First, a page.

Picks of the Week

2018 2018-09-14T15:27:52+0300 2018-09-14T15:38:40+0300 en https://spring96.org/files/images/sources/2_polumarafon_09092018_zam_tutby_phsl.jpg The Human Rights Center “Viasna” The Human Rights Center “Viasna”
The Human Rights Center “Viasna”
Uladz Stashkevich displaying the white-red-white flag after finishing at the Minsk Half Marathon. September 8, 2018. Photo: tut.by

Uladz Stashkevich displaying the white-red-white flag after finishing at the Minsk Half Marathon. September 8, 2018. Photo: tut.by

The authorities of Belarus continue to expressly oppose the public use of the insignia by the opposition, including the white-red-white flag, the country’s state symbol between 1991 and 1995.

On September 8, police arrested Uladz Stashkevich for displaying the flag after finishing at the Minsk Half Marathon. On the same day, at least two football fans were detained at a Nations League match.

“From time to time, the authorities make it clear that the historic white-red-white flag and the Pahonia coat of arms are under an unofficial ban. This is certainly not based on national law or the rules of international law. The authorities should admit that there are some citizens who want to use the flag and want to carry it to some events. Of course, its use should not be prohibited and should not be penalized by any administrative measures,” Pavel Sapelka, expert of the Human Rights Center “Viasna”, said.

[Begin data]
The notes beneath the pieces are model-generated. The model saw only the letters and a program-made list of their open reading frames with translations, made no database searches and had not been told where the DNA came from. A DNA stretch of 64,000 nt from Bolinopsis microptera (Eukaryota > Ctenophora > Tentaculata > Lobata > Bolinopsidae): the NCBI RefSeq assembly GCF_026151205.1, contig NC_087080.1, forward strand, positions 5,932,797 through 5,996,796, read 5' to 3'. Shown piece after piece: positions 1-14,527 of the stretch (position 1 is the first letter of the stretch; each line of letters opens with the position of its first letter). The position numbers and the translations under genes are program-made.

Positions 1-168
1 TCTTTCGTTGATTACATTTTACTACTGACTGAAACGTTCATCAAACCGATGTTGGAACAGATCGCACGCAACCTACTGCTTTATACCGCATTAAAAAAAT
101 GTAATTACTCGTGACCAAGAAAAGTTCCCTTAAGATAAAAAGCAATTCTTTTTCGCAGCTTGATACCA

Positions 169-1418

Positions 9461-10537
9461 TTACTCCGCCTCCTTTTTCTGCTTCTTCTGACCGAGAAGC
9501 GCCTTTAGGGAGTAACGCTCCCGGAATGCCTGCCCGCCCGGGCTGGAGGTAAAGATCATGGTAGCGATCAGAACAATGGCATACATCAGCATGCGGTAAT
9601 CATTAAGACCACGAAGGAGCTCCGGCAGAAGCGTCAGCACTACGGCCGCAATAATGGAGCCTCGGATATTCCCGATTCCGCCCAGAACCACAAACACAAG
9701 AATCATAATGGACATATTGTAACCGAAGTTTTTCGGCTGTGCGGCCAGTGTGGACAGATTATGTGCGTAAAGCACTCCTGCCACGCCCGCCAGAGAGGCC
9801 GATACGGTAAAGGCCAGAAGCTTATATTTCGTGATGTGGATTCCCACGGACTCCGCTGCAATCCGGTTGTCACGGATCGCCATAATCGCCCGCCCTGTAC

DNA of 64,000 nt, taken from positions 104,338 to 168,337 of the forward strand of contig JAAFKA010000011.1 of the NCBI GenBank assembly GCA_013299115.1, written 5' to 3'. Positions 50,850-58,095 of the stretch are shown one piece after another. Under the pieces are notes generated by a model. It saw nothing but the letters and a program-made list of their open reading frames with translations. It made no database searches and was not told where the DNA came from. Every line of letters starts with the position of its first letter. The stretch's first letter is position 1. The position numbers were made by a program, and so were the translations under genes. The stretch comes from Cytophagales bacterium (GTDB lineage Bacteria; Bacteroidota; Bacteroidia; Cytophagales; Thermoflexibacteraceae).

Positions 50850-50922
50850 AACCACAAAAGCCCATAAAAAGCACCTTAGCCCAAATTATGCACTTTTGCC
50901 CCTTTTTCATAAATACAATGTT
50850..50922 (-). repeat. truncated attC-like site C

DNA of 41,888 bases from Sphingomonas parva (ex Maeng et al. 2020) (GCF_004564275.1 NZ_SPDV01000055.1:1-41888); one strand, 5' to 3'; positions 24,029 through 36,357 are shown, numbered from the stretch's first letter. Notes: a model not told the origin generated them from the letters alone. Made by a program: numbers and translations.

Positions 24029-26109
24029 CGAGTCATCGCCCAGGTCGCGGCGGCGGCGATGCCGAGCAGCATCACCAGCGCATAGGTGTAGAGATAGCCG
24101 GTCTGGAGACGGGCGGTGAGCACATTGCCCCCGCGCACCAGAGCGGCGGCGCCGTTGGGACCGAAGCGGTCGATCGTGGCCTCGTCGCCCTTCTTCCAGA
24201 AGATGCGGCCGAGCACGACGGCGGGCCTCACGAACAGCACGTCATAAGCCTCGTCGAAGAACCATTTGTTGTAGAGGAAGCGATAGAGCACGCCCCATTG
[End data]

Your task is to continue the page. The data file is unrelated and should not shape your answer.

On September 11, Belsat reporter Volha Chaichyts and videographer Andrei Kozel learned that they were under a foreign travel ban after they reportedly failed to pay a fine for illegal reporting for the Poland-based TV channel. The news came on the eve of Chaichyts and Kozel’s scheduled visit to Paris, where they were expected to meet with representatives of Reporters Without Borders.

Two days later, the ban was lifted after the intervention of BAJ lawyers.

Meanwhile, on September 10, Volha Chaichyts was awarded a fine of 980 rubles, which became her tenth penalty in 2018.

Volha Chaichyts. Photo: belsat.eu
Volha Chaichyts. Photo: belsat.eu

Media reports confirm rumors of Belarus’ attempts to chair OSCE.

Ales Bialiatski, head of the Human Rights Center "Viasna", says that the government that ignores a number of OSCE standards, does not have the right to presidency.

Ales Bialiatski
Ales Bialiatski

“I am strongly against it because I believe that Belarus simply does not observe the OSCE standards, consistently and fundamentally. In order to chair this organization, which is based on human rights standards, standards for fair and transparent elections, dissemination of information, the country should set an example. And what example can Belarus give to OSCE, when we are still lagging behind in all these issues,” Bialiatski said in a comment to Radio Racyja.

Ales Bialiatski mentioned the example of Kazakhstan, which chaired OSCE in 2010. This gave the Nazarbayev regime an extra share of legitimacy and helped him strengthen repression in some directions. The same can happen with Belarus, Bialiatski said.

Partnership

Membership